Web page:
Achieving justice usually requires struggle. It’s importance makes it essential, therefore the struggle is inevitable. Reginald Rose’s Twelve Angry Men shows that the jurors have a tough time deciding upon the guilt of the accused. There are two opposing views of justice based on the evidence given.
As the 8th juror and others join, the audience sees a perspective of justice that favors the accused and that wants most for him to have a fair shot. “Everybody deserves a fair trial. That’s the system.” To the 8th Juror, the boy's poor and troubled upbringing, his state-appointed defense attorney, and the jury's quick near-decisive decision to convict him are all unfair forms of injustice.
This contradicts with the other members of the jury, as they feel the accused is clearly guilty, and anything other than conviction or execution is a short of justice. They are driven to believe that the facts provided by the witnesses are true without actually seeing the logic behind it. “Let’s stick to the facts” quoted the 4th juror. The 8th juror, however, is devoted to prove the innocence of the accused by examining every fact thoroughly and finding any loophole to support his theory.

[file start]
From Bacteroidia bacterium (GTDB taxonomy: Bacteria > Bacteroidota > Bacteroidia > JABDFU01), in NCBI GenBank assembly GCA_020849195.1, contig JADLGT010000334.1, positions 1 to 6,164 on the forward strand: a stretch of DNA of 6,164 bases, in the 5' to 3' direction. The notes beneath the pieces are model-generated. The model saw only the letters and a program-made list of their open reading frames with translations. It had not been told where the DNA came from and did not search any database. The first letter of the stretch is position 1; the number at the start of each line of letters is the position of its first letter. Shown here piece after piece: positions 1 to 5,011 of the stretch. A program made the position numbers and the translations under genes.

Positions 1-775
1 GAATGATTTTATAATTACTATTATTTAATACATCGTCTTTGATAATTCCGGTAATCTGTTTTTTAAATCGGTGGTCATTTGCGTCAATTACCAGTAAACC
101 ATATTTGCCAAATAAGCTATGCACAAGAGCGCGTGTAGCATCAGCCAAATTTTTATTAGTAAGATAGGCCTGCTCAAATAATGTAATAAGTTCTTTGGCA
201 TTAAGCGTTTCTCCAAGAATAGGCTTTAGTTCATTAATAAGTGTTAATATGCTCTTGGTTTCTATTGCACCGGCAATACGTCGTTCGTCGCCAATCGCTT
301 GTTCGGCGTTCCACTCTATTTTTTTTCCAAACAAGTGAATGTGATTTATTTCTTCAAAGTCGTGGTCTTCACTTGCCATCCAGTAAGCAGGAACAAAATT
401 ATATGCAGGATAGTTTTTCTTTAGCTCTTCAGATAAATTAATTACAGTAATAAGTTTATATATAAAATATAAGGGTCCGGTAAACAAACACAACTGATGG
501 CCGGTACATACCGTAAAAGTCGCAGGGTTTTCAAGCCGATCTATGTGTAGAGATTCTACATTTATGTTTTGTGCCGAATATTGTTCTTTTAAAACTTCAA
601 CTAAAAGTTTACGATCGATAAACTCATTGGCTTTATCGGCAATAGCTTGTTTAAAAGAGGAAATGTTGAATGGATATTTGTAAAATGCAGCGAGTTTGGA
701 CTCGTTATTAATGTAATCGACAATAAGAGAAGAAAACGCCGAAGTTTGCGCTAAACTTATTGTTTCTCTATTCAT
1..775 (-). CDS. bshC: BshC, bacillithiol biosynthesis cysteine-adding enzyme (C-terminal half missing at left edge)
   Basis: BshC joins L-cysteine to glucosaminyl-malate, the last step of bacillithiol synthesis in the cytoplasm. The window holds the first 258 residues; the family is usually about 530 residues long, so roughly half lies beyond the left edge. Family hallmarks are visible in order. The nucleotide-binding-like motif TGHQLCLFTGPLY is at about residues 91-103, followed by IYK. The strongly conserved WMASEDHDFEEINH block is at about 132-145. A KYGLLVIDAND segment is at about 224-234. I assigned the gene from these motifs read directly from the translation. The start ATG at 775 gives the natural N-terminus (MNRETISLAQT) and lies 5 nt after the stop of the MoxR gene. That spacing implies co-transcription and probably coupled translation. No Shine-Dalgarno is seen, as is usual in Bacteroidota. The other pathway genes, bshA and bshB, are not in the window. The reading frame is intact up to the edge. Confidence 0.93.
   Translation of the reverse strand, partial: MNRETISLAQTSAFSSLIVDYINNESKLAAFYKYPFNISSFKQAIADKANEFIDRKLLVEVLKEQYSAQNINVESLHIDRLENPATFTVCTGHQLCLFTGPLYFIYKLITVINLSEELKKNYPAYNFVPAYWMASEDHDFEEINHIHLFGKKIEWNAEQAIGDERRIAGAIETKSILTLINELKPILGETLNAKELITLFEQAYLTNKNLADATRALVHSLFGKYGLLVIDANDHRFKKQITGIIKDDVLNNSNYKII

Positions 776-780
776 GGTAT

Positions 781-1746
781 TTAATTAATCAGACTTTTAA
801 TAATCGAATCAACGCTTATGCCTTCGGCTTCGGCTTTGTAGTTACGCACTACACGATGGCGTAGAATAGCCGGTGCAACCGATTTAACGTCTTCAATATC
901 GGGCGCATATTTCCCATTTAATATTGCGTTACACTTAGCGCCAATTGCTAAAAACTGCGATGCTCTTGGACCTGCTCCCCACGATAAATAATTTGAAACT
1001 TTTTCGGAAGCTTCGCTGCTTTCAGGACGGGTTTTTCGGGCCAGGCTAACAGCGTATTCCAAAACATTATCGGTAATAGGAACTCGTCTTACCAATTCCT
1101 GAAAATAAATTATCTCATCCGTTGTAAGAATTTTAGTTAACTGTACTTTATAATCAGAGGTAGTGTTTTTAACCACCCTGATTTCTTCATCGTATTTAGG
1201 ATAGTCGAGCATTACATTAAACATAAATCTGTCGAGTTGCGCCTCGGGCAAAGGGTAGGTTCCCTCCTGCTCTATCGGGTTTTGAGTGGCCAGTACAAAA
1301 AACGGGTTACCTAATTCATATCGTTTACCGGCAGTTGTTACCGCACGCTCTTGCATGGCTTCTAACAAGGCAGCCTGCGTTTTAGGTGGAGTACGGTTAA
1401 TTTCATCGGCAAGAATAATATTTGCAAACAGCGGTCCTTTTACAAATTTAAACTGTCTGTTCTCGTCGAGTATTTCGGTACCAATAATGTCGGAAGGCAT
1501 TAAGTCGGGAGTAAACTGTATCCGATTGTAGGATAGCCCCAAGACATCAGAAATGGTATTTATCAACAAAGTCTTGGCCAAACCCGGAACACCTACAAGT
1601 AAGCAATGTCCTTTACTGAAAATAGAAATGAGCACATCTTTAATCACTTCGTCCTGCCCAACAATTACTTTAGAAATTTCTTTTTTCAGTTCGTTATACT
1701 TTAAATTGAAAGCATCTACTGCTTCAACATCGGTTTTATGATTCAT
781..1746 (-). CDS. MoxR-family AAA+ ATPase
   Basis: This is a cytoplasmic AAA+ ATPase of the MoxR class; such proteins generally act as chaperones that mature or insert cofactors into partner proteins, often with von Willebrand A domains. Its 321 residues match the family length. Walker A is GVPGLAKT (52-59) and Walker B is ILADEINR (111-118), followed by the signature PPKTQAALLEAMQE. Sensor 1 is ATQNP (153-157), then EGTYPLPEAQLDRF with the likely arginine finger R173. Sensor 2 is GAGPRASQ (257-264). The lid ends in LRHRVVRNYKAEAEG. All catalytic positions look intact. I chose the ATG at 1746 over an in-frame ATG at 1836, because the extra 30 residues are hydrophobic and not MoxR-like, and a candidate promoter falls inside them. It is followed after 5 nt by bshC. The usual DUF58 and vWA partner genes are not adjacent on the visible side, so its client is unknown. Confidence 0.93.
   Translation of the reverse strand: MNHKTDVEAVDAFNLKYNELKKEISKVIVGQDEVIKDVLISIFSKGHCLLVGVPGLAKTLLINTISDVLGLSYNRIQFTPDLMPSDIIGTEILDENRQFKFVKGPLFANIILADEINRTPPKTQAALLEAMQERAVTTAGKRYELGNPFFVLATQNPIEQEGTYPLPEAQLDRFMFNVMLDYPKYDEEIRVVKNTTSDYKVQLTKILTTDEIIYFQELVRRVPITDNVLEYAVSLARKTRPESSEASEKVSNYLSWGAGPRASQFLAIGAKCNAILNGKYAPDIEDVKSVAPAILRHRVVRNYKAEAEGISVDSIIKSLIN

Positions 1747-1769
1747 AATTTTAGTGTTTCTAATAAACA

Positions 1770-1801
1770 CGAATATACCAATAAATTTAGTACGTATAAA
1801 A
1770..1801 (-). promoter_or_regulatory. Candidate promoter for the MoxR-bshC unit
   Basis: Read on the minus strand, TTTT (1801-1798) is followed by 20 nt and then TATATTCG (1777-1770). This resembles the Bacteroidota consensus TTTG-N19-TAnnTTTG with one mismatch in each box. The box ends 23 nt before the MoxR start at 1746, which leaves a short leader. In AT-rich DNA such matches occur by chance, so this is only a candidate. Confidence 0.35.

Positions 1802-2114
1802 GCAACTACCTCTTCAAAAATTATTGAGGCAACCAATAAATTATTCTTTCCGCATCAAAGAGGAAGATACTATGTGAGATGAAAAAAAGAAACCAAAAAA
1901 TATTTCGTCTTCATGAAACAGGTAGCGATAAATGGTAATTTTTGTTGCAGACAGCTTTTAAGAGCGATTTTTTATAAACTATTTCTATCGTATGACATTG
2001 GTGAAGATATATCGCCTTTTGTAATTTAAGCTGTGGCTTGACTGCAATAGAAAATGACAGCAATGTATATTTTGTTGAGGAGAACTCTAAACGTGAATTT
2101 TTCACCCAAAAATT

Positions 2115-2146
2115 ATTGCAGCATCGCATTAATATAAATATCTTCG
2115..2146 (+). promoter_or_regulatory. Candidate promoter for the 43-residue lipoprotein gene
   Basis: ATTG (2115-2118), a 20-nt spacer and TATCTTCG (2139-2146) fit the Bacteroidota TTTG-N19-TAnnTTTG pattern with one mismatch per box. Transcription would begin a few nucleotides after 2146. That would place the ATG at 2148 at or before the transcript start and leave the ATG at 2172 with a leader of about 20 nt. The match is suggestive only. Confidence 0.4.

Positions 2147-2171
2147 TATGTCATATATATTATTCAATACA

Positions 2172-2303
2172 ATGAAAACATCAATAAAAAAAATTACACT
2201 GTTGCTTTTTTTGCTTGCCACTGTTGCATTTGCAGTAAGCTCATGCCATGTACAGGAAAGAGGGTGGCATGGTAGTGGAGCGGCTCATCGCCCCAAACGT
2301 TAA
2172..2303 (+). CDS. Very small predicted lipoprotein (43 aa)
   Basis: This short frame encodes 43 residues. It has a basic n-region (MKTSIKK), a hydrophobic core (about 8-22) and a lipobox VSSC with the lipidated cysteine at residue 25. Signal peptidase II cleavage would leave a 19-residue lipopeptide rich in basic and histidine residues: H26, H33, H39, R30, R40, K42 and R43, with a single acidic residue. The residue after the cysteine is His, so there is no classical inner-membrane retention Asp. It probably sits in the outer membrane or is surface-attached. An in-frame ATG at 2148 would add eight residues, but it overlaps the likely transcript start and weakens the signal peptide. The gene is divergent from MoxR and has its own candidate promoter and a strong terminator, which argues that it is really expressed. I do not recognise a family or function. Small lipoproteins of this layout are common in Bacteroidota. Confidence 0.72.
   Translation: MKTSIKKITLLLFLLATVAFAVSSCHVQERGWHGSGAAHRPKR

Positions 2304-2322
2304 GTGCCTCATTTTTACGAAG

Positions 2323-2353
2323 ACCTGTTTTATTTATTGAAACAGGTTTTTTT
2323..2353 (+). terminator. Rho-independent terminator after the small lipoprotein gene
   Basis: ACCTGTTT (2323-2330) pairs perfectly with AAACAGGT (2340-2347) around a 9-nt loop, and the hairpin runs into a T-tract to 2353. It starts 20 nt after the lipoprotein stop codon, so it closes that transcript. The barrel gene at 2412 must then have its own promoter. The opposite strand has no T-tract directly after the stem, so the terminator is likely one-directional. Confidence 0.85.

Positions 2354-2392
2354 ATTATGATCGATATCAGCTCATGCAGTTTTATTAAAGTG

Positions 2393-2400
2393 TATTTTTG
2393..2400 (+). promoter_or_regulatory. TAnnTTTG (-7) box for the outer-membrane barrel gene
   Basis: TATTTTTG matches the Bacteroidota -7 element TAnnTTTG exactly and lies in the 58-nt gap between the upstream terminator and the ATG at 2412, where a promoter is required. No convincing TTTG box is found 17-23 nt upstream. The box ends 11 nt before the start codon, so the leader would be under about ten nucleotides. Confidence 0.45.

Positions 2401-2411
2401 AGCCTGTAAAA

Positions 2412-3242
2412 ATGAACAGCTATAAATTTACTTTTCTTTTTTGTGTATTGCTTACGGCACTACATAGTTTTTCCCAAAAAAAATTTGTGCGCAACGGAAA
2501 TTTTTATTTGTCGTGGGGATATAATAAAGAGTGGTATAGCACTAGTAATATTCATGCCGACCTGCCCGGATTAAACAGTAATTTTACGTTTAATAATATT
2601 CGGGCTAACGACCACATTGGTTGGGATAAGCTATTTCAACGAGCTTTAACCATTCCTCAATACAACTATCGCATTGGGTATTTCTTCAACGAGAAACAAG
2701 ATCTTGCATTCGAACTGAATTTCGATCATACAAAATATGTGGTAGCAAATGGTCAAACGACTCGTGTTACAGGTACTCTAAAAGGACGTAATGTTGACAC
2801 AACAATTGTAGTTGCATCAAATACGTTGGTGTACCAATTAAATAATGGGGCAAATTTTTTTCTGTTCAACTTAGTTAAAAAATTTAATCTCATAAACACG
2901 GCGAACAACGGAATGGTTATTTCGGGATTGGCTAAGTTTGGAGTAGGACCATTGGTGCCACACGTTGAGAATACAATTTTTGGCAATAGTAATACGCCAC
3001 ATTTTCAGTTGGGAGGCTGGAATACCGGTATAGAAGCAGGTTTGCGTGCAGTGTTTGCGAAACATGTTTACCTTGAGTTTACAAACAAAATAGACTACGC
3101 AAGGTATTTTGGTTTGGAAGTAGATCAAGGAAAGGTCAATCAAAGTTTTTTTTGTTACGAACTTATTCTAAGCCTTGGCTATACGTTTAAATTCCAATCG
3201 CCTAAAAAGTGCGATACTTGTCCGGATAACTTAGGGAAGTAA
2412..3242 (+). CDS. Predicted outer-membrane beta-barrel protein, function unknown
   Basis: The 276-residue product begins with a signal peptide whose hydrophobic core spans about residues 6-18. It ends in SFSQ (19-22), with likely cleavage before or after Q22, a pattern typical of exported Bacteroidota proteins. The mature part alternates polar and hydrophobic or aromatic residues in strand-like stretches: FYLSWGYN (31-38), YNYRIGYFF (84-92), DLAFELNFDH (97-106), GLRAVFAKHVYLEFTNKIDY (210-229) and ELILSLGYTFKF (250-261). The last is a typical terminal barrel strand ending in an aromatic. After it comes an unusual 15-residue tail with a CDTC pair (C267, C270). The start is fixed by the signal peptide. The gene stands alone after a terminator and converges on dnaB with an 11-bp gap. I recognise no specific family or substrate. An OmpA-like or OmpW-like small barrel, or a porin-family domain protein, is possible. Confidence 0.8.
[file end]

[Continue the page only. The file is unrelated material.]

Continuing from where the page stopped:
To prove one’s innocence in the eyes of the indecisive juries isn’t an easy task, although it is possible, the 8th juror spends the rest of the play urging the others to practice patience, and to contemplate the details of the case. He discusses the relevance of the witness testimony and is convinced that there is reasonable doubt.
The 3rd juror finds it even more of a struggle to accept the 8th juror’s theory, “We’re letting him slip through our fingers here!” He makes a passionate plea to convict the boy, which slowly descends into a rant that makes it very clear, he is unable to separate his feelings for his own son and the defendant.
At the very end, the 8th juror persuades the other jurors to acquit the defendant. He gets them to do what is right, following their honest and...
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